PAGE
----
Friday, August 12, 2011

Word-Family Trees


We’ve been having so much fun with math and science, that a reading-related activity was LONG overdue. Identifying word families is a great way to advance your child’s reading. To practice these, I drew up a bare tree and added some word endings to the three main branches.

Then I used a big leaf-shaped punch to make small maple leaves, on which I wrote the beginning sounds. All that was left to do was have my son match up the letter leaves to the right word family!

My son concentrated so hard on matching up the beginning and ending sounds and would exclaim with excitement each time he made a word! I simply spread some Elmer’s glue on each branch and let him add the leaves. If children work on one word family at a time, you might want to make some extra leaves so the final family is still a challenge. (I neglected to do this and when the first two families were done, it was no work at all for my son to place the remaining six leaves on the last branch. Oops!)


For a little writing practice, I had my son write each word in his journal as a list.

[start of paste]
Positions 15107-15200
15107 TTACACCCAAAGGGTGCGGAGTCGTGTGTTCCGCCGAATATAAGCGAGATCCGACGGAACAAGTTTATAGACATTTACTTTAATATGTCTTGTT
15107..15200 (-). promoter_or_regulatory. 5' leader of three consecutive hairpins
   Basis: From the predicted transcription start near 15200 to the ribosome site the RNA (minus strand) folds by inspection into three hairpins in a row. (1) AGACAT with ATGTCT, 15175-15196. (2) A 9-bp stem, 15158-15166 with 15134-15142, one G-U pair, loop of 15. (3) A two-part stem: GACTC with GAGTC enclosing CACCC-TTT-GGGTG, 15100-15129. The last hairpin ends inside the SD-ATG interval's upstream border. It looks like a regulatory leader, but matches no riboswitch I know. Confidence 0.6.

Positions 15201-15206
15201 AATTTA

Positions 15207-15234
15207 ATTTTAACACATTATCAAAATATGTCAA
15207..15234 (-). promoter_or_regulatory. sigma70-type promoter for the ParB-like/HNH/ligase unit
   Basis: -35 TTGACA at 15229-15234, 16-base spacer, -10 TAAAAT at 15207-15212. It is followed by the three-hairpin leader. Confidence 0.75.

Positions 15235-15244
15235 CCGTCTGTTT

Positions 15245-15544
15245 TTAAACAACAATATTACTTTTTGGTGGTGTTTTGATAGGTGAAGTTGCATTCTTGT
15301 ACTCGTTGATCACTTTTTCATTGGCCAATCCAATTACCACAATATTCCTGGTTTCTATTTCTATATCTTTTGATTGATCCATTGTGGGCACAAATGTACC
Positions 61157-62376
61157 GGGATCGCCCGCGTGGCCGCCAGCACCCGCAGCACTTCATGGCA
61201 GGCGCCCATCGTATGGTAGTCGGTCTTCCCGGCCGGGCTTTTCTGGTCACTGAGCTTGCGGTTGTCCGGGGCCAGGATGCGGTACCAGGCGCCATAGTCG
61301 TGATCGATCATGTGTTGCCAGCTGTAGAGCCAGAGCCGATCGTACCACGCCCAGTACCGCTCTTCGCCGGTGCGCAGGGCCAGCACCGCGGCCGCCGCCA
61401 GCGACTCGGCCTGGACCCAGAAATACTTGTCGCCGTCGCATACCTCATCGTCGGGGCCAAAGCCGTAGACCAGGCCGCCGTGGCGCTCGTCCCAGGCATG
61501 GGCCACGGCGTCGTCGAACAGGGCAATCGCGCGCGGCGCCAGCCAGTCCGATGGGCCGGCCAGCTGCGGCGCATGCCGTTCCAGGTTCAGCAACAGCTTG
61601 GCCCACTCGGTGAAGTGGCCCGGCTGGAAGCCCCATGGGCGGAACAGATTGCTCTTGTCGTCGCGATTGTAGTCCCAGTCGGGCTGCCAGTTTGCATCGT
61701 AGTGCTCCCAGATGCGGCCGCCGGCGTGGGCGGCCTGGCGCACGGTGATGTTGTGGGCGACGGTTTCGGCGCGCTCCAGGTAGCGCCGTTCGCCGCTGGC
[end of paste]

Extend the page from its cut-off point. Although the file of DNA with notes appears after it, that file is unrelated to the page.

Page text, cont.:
I made five Word-Family Tree worksheets; download the free PDF via Google Docs here. A list of the word families is also available here.


Wouldn’t this be awesome to do with leaves punched from papers in fall colors? Or to make flowers with beginning sounds written on the petals, circular tentacles on an octopus … ok, ok, ok, I’m getting a little carried away. But, seriously, this idea could be repeated with SO MANY variations and if you’re a teacher, wouldn’t a forest of these trees hanging around your room or on your bulletin board be super cute?!?!

3 comments:

  1. I love this. It is a great way at looking at word families. I use them all the time in tutoring and I love finding new ways to introduce them!

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  2. This is a great idea! It's so visually organized; I love it. Thanks for sharing!

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